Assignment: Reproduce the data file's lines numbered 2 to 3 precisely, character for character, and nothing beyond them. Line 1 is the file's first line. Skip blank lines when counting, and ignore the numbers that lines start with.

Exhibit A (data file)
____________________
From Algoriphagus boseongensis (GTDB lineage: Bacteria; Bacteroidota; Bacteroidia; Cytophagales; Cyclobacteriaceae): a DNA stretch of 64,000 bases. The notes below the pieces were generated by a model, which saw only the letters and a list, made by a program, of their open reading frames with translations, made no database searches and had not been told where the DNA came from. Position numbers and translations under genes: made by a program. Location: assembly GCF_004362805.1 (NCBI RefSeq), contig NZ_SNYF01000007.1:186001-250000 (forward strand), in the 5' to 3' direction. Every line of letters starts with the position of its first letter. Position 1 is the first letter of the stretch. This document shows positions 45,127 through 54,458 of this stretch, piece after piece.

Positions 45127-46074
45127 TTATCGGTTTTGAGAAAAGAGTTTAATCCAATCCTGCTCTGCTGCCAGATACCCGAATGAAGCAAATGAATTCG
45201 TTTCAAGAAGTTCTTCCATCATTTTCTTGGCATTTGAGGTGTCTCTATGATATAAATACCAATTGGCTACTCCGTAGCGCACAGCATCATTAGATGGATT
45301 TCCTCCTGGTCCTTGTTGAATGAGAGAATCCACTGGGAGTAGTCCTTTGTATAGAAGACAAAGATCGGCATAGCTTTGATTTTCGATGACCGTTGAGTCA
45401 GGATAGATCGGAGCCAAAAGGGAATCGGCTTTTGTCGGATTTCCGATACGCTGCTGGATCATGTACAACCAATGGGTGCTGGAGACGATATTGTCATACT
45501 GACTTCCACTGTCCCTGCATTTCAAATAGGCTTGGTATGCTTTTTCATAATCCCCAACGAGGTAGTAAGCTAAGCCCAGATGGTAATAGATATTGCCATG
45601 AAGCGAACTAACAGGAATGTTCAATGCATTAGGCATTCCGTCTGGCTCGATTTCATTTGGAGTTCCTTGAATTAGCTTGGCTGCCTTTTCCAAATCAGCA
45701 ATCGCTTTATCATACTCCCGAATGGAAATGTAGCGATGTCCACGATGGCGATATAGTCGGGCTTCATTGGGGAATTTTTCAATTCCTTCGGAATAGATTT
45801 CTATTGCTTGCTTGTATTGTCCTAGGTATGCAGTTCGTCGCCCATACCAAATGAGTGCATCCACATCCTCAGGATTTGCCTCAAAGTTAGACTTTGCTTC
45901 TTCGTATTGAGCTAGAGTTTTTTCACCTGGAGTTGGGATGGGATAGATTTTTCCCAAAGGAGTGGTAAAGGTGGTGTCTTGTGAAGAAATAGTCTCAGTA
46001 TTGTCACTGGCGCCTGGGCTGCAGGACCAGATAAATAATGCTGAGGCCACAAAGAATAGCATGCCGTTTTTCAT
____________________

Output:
Positions 45127-46074
45127 TTATCGGTTTTGAGAAAAGAGTTTAATCCAATCCTGCTCTGCTGCCAGATACCCGAATGAAGCAAATGAATTCG